Eee Note kernel hacking

Discussion in 'Asus (Android)' started by RomaVis, Apr 3, 2012.

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  1. RomaVis

    RomaVis Pen Pal - Newbie

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    Not exactly..
    On the photo http://img17.imageshack.us/img17/7243/45650128.jpg you can see white ribbon cable connecting main board and sensor board, which is underneath (located between LCD and main board). I'm looking for the sensor board photos.
     
  2. Jamie-B

    Jamie-B Scribbler - Standard Member

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    I've no idea what I'm looking at, but maybe this the sensor board? Sorry again if not.

    http://ubuntuone.com/5J9yyw3TY15lWgSl1FBw5s

    Resolution is too low to read anything off it, but if it is the right image, we could contact mp035 for a higher quality version of it.
     
  3. pbarrette

    pbarrette Scribbler - Standard Member

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  4. RomaVis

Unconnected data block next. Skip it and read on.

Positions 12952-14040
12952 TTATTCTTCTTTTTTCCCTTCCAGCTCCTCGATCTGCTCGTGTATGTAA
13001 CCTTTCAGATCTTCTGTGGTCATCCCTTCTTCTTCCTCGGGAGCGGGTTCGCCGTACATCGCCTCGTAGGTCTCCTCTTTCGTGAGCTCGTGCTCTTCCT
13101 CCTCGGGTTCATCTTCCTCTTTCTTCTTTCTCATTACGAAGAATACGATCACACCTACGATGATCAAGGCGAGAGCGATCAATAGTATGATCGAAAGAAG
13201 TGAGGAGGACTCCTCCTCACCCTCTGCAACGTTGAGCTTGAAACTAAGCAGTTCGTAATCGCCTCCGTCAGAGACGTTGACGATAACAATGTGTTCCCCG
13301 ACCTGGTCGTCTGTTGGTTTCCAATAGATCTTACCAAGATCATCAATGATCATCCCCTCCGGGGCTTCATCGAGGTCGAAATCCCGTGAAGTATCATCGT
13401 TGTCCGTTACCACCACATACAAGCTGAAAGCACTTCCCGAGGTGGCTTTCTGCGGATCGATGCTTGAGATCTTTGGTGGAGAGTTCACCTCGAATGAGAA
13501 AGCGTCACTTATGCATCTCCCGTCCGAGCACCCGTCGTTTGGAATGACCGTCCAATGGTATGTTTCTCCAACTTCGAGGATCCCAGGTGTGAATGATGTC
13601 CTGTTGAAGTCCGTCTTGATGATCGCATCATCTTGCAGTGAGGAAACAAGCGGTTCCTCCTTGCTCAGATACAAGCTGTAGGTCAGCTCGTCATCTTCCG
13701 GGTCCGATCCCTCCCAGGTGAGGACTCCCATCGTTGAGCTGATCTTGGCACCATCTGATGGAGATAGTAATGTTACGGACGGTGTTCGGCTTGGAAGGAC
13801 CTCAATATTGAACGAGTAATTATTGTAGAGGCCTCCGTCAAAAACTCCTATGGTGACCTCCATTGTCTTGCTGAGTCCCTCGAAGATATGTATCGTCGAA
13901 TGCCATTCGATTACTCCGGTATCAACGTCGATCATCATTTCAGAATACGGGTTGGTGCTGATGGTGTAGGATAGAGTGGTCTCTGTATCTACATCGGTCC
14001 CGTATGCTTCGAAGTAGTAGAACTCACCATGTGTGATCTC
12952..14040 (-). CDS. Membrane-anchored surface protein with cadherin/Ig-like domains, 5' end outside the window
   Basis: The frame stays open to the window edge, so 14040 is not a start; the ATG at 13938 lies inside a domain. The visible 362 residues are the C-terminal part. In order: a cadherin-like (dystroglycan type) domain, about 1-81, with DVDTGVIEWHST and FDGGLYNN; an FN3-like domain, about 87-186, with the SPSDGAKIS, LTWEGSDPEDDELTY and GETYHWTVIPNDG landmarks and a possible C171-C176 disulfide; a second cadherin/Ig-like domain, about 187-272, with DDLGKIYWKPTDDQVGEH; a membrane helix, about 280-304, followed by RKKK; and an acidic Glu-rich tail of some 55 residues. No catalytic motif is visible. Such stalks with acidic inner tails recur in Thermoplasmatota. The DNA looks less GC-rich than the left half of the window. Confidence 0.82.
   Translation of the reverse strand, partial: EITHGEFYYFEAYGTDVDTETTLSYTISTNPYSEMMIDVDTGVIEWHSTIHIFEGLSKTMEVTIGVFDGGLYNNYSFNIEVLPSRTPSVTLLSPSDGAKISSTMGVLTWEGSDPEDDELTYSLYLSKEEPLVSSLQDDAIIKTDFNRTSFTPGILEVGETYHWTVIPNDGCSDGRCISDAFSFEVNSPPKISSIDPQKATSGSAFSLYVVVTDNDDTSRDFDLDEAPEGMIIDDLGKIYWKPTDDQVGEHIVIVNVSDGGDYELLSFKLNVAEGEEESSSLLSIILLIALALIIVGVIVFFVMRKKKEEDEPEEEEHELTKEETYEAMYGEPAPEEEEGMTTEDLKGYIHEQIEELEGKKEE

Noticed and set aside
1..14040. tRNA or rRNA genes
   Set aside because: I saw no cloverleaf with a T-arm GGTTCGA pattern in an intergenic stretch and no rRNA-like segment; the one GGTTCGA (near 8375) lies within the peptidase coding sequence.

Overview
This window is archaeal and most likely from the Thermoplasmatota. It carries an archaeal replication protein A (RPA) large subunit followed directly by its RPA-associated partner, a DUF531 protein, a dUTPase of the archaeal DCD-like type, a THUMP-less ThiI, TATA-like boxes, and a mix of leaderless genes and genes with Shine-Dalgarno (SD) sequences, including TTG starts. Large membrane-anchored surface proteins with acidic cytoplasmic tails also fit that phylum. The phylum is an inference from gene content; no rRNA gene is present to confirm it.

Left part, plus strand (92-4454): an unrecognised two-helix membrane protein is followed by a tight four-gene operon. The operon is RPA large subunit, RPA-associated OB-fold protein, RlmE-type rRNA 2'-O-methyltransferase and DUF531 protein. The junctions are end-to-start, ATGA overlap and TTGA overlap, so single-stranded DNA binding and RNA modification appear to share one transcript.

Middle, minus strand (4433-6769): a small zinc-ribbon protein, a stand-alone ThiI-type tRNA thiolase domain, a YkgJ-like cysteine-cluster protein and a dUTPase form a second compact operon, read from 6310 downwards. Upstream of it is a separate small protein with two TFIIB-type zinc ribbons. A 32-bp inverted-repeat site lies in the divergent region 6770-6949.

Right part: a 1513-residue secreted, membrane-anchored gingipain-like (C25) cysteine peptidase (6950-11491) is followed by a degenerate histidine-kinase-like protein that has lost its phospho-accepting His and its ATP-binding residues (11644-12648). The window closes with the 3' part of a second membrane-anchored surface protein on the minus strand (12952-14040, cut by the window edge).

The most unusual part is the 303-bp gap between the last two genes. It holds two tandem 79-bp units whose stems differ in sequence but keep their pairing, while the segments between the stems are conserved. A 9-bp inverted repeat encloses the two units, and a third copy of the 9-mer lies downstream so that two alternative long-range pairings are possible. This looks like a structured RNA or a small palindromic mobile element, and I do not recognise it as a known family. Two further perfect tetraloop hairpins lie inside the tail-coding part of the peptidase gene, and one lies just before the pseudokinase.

RomaVis Pen Pal - Newbie

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    Wow! Thanks for the excellent information :)

    However, as i've written in the "Eee Note, the peek within", i've already disassembled it and found that the IC is LDS6128.

    Also, i've written to IDT support and they gave me some documentation on this IC..
    So, it's time to write a driver (with documentation available it is relatively clear :) ).

    I'll try to do that when i have some free time... The university takes away all the time :(
     
  5. Jamie-B

    Jamie-B Scribbler - Standard Member

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    Looking forward to any time you get to make improvements, RomaVis :) you know an incredible amount about this kind of stuff; could I ask what degree you're studying, if that's the source of your relevant knowledge?
     
  6. RomaVis

    RomaVis Pen Pal - Newbie

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    Hi, guys!

    I've got some free time now and just returned to EeeNote kernel hacking.
    There IS some progress :)
    -I've moved to the 3.4.2 kernel. It was easy and 3.4.2 fixed some issues I noticed in 3.1.6

    -USB client fixed now and works almost flawlessly. It correctly handles cable plug/unplug, system suspends, drives D+ pullup in correct way.
    It is possible to enable HOST, but i hadn't tried that yet (and, perhaps, EeeNote can't supply +5V on USB bus in host mode, so external power supply reqired).